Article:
Benny Pearl (Aidan Quinn) is a mechanic whose life is circumscribed by having to care for his sister Juniper (Joon, Mary Stuart Masterson), an articulate painter with a mental disorder - maybe schizophrenia? - who drives away the housekeepers Benny struggles to find in the small Washington town where they live. Into their home and their lives comes Sam (Johnny Depp), an eccentric and functionally illiterate - maybe dyslexic? - young man who models himself on Buster Keaton and makes iron grilled cheese sandwiches with concentration and style. Benny is attracted to waitress Ruthie (Julianne Moore with a Tenille bob) but worries about what Joon will think; Joon and Sam fall in love but hesitate to tell Benny because Joon is convinced he won't let her have Sam. When Benny does find out about the relationship he's furious and kicks Sam out, but this is a romantic comedy, so love wins out in the end.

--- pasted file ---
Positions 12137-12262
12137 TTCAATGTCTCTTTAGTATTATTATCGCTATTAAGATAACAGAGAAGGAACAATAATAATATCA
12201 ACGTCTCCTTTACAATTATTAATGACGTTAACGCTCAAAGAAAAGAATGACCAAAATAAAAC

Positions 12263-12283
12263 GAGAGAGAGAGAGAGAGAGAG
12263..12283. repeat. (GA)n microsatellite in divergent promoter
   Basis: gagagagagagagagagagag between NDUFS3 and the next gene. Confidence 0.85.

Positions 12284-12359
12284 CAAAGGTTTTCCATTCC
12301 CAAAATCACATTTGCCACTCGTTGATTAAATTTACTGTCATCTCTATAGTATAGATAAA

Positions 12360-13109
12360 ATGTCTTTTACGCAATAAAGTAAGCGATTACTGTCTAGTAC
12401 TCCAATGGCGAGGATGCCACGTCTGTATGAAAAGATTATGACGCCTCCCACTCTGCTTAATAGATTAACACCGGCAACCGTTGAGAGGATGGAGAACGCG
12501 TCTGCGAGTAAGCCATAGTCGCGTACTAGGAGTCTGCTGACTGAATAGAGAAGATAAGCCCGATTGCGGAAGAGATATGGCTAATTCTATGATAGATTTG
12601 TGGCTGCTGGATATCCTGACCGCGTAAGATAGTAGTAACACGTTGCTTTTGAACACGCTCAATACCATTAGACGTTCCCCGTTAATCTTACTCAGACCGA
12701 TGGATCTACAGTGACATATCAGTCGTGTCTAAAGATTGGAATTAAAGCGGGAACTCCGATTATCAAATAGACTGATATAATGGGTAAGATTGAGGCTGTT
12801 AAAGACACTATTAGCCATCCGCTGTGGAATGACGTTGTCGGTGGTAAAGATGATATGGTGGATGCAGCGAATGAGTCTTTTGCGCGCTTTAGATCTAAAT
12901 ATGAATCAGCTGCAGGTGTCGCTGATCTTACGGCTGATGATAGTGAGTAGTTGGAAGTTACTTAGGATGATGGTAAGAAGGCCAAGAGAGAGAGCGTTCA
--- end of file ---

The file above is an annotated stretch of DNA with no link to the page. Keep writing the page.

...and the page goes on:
The movie is admittedly cutesy, but there's lots to like here. The acting is good, particularly Depp's, whose Keaton routines are spot on, and the supporting cast is strong and includes such now-familiar names as William H. Macy, Oliver Platt, Dan Hedaya, and Moore herself. The lush Pacific Northwest setting is lovely, and the Pearls' many-windowed home sits like a jewel on a quiet neighbourhood corner. One complaint: the soundtrack is dated, a perfect illustration of why featuring pop songs of the day doesn't stand the test of time. All in all, though, this is a pleasant little flick with enough quirk to make it interesting.

Directed by Jeremiah Chechik and released in 1993.

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